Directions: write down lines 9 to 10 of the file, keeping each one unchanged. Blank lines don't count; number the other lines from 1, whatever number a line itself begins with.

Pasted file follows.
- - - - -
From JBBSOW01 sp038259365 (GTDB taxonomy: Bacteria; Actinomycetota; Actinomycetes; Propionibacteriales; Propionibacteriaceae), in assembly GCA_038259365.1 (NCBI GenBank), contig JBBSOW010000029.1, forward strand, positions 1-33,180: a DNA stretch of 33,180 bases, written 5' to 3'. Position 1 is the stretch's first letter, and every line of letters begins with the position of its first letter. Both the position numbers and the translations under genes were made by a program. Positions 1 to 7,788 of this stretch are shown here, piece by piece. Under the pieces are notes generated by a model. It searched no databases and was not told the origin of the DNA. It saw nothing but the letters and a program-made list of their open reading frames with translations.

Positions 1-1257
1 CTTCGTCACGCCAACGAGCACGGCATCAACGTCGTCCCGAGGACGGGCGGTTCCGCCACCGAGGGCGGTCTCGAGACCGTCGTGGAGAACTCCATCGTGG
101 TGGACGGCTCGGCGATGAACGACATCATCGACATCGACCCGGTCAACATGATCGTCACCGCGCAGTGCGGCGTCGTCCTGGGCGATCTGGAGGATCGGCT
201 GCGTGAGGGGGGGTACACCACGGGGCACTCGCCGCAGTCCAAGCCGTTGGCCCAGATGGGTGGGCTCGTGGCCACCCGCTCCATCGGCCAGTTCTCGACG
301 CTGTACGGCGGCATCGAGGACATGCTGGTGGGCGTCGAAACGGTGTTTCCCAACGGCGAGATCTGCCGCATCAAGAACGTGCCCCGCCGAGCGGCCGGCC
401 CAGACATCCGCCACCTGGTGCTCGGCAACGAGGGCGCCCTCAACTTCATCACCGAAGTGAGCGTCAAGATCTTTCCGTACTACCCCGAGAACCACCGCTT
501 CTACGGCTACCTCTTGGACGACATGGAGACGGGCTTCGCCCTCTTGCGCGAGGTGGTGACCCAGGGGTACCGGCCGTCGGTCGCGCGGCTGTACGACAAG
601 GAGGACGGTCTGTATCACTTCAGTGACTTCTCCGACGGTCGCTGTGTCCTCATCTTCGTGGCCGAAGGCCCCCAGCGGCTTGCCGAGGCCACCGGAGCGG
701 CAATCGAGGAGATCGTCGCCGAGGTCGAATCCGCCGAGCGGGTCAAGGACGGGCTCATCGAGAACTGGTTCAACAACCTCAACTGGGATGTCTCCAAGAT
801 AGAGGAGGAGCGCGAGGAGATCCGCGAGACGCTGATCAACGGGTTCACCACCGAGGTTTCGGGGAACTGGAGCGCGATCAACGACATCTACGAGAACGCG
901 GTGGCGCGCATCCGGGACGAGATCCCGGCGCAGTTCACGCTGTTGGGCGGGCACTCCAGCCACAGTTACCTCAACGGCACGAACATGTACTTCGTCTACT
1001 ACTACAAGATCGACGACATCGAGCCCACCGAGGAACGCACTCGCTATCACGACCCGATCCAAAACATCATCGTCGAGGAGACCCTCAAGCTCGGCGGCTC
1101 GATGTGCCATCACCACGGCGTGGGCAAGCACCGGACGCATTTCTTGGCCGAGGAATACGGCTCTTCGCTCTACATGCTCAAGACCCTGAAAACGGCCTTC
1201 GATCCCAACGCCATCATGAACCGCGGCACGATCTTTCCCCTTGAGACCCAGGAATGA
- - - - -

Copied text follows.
601 GAGGACGGTCTGTATCACTTCAGTGACTTCTCCGACGGTCGCTGTGTCCTCATCTTCGTGGCCGAAGGCCCCCAGCGGCTTGCCGAGGCCACCGGAGCGG
701 CAATCGAGGAGATCGTCGCCGAGGTCGAATCCGCCGAGCGGGTCAAGGACGGGCTCATCGAGAACTGGTTCAACAACCTCAACTGGGATGTCTCCAAGAT